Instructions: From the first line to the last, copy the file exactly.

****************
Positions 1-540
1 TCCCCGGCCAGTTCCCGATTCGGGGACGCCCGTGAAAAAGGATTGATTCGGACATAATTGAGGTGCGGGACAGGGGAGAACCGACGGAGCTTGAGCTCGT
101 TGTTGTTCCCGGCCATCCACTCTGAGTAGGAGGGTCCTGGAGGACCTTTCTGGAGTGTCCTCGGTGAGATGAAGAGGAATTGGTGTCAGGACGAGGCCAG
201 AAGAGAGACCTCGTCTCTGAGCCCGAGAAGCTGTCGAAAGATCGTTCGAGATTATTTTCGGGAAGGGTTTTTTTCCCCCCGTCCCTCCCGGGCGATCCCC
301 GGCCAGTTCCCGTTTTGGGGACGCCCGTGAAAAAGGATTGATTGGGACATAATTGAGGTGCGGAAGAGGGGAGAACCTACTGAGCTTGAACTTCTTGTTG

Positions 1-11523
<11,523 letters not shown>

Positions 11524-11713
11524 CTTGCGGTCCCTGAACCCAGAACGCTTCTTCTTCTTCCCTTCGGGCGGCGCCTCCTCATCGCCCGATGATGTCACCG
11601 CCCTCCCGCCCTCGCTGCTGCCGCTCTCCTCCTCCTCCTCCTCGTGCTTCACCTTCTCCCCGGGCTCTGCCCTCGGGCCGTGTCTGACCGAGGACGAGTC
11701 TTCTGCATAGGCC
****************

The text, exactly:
Positions 1-540
1 TCCCCGGCCAGTTCCCGATTCGGGGACGCCCGTGAAAAAGGATTGATTCGGACATAATTGAGGTGCGGGACAGGGGAGAACCGACGGAGCTTGAGCTCGT
101 TGTTGTTCCCGGCCATCCACTCTGAGTAGGAGGGTCCTGGAGGACCTTTCTGGAGTGTCCTCGGTGAGATGAAGAGGAATTGGTGTCAGGACGAGGCCAG
201 AAGAGAGACCTCGTCTCTGAGCCCGAGAAGCTGTCGAAAGATCGTTCGAGATTATTTTCGGGAAGGGTTTTTTTCCCCCCGTCCCTCCCGGGCGATCCCC
301 GGCCAGTTCCCGTTTTGGGGACGCCCGTGAAAAAGGATTGATTGGGACATAATTGAGGTGCGGAAGAGGGGAGAACCTACTGAGCTTGAACTTCTTGTTG

Positions 1-11523
<11,523 letters not shown>

Positions 11524-11713
11524 CTTGCGGTCCCTGAACCCAGAACGCTTCTTCTTCTTCCCTTCGGGCGGCGCCTCCTCATCGCCCGATGATGTCACCG
11601 CCCTCCCGCCCTCGCTGCTGCCGCTCTCCTCCTCCTCCTCCTCGTGCTTCACCTTCTCCCCGGGCTCTGCCCTCGGGCCGTGTCTGACCGAGGACGAGTC
11701 TTCTGCATAGGCC